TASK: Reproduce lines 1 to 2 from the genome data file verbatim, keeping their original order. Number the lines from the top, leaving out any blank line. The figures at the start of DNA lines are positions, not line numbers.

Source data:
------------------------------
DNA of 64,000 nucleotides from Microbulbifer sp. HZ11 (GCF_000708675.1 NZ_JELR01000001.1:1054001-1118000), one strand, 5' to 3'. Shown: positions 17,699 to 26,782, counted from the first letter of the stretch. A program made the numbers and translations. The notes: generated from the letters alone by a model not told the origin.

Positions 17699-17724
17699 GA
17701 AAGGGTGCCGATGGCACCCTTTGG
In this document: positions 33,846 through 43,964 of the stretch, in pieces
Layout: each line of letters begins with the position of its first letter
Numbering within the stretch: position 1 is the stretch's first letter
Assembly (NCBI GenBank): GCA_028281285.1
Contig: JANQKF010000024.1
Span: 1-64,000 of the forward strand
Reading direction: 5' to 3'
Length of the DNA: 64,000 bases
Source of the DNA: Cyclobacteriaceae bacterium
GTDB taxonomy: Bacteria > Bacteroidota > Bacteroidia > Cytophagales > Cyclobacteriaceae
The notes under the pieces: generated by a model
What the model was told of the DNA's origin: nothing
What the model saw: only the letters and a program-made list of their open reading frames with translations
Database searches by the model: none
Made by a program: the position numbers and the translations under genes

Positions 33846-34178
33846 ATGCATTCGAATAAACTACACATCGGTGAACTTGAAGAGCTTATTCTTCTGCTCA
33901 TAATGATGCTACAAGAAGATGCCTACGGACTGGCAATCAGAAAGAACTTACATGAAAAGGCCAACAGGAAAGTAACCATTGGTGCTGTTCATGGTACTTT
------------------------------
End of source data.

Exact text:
DNA of 64,000 nucleotides from Microbulbifer sp. HZ11 (GCF_000708675.1 NZ_JELR01000001.1:1054001-1118000), one strand, 5' to 3'. Shown: positions 17,699 to 26,782, counted from the first letter of the stretch. A program made the numbers and translations. The notes: generated from the letters alone by a model not told the origin.

Positions 17699-17724